After we left from our final day in Edinburgh, we began the road trip portion of our travels. It was so exciting leaving the city for the famed Scottish Highlands, but before we could travel that far north, we had a few stops to make. One of those stops being Linlithgow Palace.
You may have noticed that Linlithgow Palace wasn't on our itinerary - Cairnpapple Hill was instead. We had some timing issues with Cairnpapple Hill and as bummed as I was about it being closed the day I wanted to go, it ended up working out perfectly. Linlithgow Palace has a rich history and is mostly affiliated with Mary Stuart, or Mary Queen of Scots. If you know any British history, you know that Mary Queen of Scots was a huge historical figure and continues to be today. Crowned Queen of Scotland at only six days old, and then rushed away at age five to be raised in France due to threats on her life, Mary's short life was one of plotting, death threats, arranged marriages, and fights for several thrones. If you're interested in learning more about Mary Stuart's life, definitely check out a non-fiction text about her by Antonia Fraser here.
Linlithgow Palace itself is located only about 15 miles from Edinburgh and is an ideal stop if you plan to travel to Stirling or simply want a day outside of the city during a trip to Edinburgh. The location has ties all the way back to the 12th century, but it was remodeled in the 15th century as a residency for Scottish monarchs and their families.
Mary Stuart was actually born in Linlithgow Palace and I got chills standing in the very room of her birth (pictured above). The Palace is ruins now (only stone remains) due to a fire consuming its structure, but you can still make out walls, windows, doors, and fireplaces thanks to its sturdy-built stone walls. We walked from floor to floor of the castle, once meant for royalty, now home to the here-or-there tourist. Located just outside of the Palace is St. Michael's Church were an infant Mary was baptized. The church has its own unique and interesting history, so making a pit stop there is worth the time. The staff in the church are extremely kind and helpful; the man working there gave us a brief history of the building and a sheet explaining different areas of the structure.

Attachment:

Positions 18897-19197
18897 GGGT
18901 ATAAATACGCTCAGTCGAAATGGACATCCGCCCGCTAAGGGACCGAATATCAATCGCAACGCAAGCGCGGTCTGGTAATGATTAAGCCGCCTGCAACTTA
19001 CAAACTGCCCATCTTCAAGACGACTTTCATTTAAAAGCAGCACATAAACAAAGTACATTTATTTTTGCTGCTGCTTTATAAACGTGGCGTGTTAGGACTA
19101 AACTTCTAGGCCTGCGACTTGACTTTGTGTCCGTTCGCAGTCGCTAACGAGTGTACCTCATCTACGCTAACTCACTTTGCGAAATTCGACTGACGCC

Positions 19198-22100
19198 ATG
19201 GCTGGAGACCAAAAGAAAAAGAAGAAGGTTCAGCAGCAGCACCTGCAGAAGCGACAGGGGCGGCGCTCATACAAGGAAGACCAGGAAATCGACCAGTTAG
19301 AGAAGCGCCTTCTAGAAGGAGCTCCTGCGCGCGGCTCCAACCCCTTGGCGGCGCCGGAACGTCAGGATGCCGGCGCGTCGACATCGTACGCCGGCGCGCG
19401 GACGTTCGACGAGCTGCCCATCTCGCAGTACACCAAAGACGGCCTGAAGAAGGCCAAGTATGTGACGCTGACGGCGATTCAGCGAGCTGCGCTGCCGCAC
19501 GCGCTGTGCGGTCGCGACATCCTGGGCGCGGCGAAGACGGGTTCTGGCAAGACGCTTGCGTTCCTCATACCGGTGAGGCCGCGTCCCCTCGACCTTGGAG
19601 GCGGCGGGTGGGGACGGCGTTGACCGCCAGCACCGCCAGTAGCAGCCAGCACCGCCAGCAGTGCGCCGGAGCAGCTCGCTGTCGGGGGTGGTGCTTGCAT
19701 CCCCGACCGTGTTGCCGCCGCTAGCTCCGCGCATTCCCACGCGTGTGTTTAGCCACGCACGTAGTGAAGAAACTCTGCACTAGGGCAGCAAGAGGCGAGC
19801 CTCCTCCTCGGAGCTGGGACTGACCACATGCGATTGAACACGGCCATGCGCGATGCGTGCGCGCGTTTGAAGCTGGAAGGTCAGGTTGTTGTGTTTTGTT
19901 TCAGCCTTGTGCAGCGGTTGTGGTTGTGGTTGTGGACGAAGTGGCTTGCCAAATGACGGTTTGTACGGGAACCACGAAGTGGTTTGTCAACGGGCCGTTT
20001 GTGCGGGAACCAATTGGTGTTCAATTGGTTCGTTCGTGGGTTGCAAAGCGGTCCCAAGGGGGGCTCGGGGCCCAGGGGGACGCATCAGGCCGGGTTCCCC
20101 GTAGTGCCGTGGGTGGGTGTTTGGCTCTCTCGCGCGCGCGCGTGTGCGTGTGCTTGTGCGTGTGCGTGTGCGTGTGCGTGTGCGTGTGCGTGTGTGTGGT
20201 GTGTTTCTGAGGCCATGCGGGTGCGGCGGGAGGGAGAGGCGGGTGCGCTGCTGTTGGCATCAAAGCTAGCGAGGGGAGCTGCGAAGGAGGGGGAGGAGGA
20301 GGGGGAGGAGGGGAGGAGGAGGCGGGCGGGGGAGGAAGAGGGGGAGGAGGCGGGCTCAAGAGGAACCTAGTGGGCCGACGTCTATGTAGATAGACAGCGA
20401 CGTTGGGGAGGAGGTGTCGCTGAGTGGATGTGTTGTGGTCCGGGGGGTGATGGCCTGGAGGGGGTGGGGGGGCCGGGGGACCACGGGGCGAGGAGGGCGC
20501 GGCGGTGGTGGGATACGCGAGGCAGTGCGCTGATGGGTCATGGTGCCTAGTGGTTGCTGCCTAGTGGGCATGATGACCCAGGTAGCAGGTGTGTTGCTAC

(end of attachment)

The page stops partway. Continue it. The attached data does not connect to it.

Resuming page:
Also located outside of the Palace is a walking track called The Peel. Visitors can walk around the grounds to get breathtaking views of the castle, the city, the water surrounding the grounds, and the grounds themselves. There is a newly added statue of Mary Queen of Scots erected on The Peel, as well, pictured below.
One of the best things about Linlithgow Palace is that although it was ruined by fire, you can still walk the stairs and view each floor as Mary and her monarch parents may have done. Everything was built of stone so the what perished in the fire would have been decorative, not structural (except maybe the roof). I had the most surreal moment climbing the staircases and viewing the town of Linlithgow below the turrets. Had Mary Queen of Scots or her parents, Mary of Guise or James V, done this, too? Fun fact: According to the Internet (everything you read on there is definitive, right?) Mary's mother's ghost haunts the Palace. Another fun fact: James V, Mary Stuart's father, was the son of Margaret Tudor, sister of the famed Henry VIII. This contributed to Mary's death by beheading - by her own cousin, Elizabeth I of England, daughter of Henry VIII - due to her connection to the English throne. Talk about an interesting family tree that I could spend all day talking about, and a real life Game of Thrones. Seriously, read the book hyperlinked in the second paragraph - such an interesting story.
As I mentioned. Linlithgow Palace wasn't on our list of places to visit, and prior to touring the Palace, I wasn't very familiar with it or its history. For ease of travel, we purchased an Explorer Pass from Historic Scotland which allowed entrance into all of their sites. We saved quite a bit of money by doing this, and even got to see several places we hadn't originally planned because they were on the "free entrance" list. You can purchase your own pass or learn more on their website, here.
Hi, I'm Madeline
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